Presentation on theme: "Chapter Four: Combined Weaves Concept: Combined weaves are constructed on the basis of two or more fundamental weaves and their derivatives. The combined."— Presentation transcript:
Chapter Four: Combined Weaves Concept: Combined weaves are constructed on the basis of two or more fundamental weaves and their derivatives. The combined weaves produce irregular or uneven fabric surface or small woven figures on the fabric. Combined weaves may be divided into the following groups: Stripe and check weaves Crepe weaves Mock leno weaves Huckaback Honeycomb weaves Bedford weaves Distorted weaves
4.1 Stripe and check weaves Stripe and check weaves are made with longitudinal and cross stripes of different widths and different weaves on the surface. The main point of this weave making is to calculate the weave repeats.
A fabric sample:
1.Calculation and Construction of Stripe Weaves Calculation and construction of fabric with longitudinal stripes: In this case, the warp repeat depends on: 1) number of stripes; 2) the width of each stripe; 3) the warp density; and 4) the stripe weave. See the figure next page:
As we can see here, this fabric contains 3 stripes and the width of the stripes are A,B (cm), then the warp repeat of the fabric is: Ro=P O A+P O B= P O (A+B) Where: P O is the warp density per cm.
The weft repeat equals the LCM (least common multiple ) of the weft repeat of the stripe weaves. Notes: To calculate the number of warp threads, the warp density is multiplied by the width of each stripe. The numbers obtained must be corrected to get a whole number of the repeats in each stripe.
2. Cross stripes weaves The number of threads in the weft repeat depends on the number of stripes, width of each stripe, weft density, and stripe weaves. See the figure below:
R y = The warp repeat (R O ) equals the LCM of the warp repeats of stripe weaves. Similar to longitudinal stripes, the repeats can be achieved in the same way:
3. Calculation of Fabrics with Checks from Different Weaves Example for handkerchief fabric. Fig.4.3:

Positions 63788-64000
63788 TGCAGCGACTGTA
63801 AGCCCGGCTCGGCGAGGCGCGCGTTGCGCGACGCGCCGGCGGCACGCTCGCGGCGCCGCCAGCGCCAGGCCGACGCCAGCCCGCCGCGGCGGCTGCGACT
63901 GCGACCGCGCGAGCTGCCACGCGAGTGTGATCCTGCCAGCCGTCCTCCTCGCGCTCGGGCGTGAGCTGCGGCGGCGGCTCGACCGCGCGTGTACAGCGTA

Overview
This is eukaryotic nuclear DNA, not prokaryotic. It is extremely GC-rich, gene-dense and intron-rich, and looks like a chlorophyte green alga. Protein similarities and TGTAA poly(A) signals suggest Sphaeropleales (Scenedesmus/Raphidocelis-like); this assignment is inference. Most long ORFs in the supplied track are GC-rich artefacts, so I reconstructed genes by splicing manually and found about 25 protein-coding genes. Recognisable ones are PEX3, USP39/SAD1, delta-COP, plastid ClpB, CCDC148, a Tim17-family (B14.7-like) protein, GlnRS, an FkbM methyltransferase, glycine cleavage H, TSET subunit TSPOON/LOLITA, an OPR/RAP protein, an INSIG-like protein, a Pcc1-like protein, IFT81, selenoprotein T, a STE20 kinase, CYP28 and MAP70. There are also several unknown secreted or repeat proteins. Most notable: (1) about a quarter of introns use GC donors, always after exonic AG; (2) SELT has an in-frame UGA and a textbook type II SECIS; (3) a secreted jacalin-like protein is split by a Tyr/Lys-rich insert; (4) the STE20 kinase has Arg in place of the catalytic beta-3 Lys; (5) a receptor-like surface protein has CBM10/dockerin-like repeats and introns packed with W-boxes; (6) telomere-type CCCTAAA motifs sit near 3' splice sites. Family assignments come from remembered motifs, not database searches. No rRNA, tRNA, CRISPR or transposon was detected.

a = 7.5 cm d = 3.0 cm g = 1.5 cm b = 1.5 cm e = 24 cm h = 1.5 cm c = 1.5 cm f = 7.5 cm i = 3.0 cm j = 24 cm P O = 21.4 th./cm P y = 19.5 th./cm (th./cm means threads per cm) The following characteristics are given: The weave of the background is plain and of the border, a 4-shaft sateen.
From Fig. 4.3 we know stripe has the structure of a fabric with cross stripes. The warp repeat of this stripe equals LCM of the warp repeats of the plain and sateen weaves (R=4). The number of threads in the stripe equals the warp density multiplied by the stripe width, i.e. P oa = 21.4×7.5 = Let’s correct this number to 160; 160/4 = 40, so 40 elementary repeats can be placed within the stripe a. Stripe a:
The elementary warp repeat in this stripe is 4. The number of threads P Ob = 21.4×1.5 = This number is corrected up to 32. For 32÷4=8, so the elementary repeat can be placed within the stripe 8 times. Same way can be used to calculate the others stripe, and then sum of them. Stripe b:
Home works: Calculate the repeats of the fabric according to the given pattern below. Background weave is plain, and the border weave 1/3 broken twill. a = 7cm b = 2.1cm c = 20cm d = 7cm e = 2.1cm f = 20cm P O =23 th./cm P y =20 th./cm
4.2 Crepe Weaves Concept: Crepe fabrics are characterized by a pebbly or crinkled surface. Methods of getting crepe effect 1) The crepe effect can be achieved by using crepe yarns 2) The crepe effect can be achieved by using crepe weaves 3) The crepe effect can be achieved by using some special fishing processes.
Construction of crepe weaves 1 Drawing one weave over the other 2 Arranging the warp overlaps in sateen order 3 Rearranging warp 4 Rearranging warp and weft 5 Placing the warp threads of one weave among the threads of the another weave 6 Placing the warp threads of one weave among the threads of its reverse. 7 By the method of rotation 8 Saving shaft method